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Essays in Philosophy

Volume 18, Issue 2, July 2017

War and Moral Psychology

Andrew Fiala
Pages 281-294

Moral Injury, Jus Ad Bellum, and Conscientious Refusal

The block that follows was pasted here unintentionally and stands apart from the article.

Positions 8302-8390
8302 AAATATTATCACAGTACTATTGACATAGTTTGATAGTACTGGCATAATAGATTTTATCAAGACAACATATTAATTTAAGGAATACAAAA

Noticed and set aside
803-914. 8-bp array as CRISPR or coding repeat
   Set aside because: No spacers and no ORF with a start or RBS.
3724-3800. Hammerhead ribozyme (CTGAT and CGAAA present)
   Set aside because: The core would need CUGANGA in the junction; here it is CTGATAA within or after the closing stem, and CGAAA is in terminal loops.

Although jus in bello violations create transgressive acts that cause moral injury, the primary consideration in thinking about moral injury should be jus ad bellum. If one is fighting in an ad bellum just war, then transgressive acts can be rationalized in a way that allows for consolation. But for morally sensitive combatants engaged in an ad bellum unjust war, consolation is more difficult since there is no way to justify or rationalize morally problematic deeds committed in defense of an unjust cause. Morally serious combatants should consider the question of jus ad bellum as they struggle to deal with moral injury, along with other values such as obedience and loyalty. Such an inquiry can produce further trauma when the justness of the war is called into question. The paper examines moral injury and justice in war, grounding the discussion in concrete examples: the Second World War, the Vietnam War, and the U.S. war in Iraq. It concludes that in a democracy, ordinary citizens should demonstrate solidarity with combatants suffering moral injury, since those combatants serve in wars—even unjust wars—authorized by us and fought in our names.

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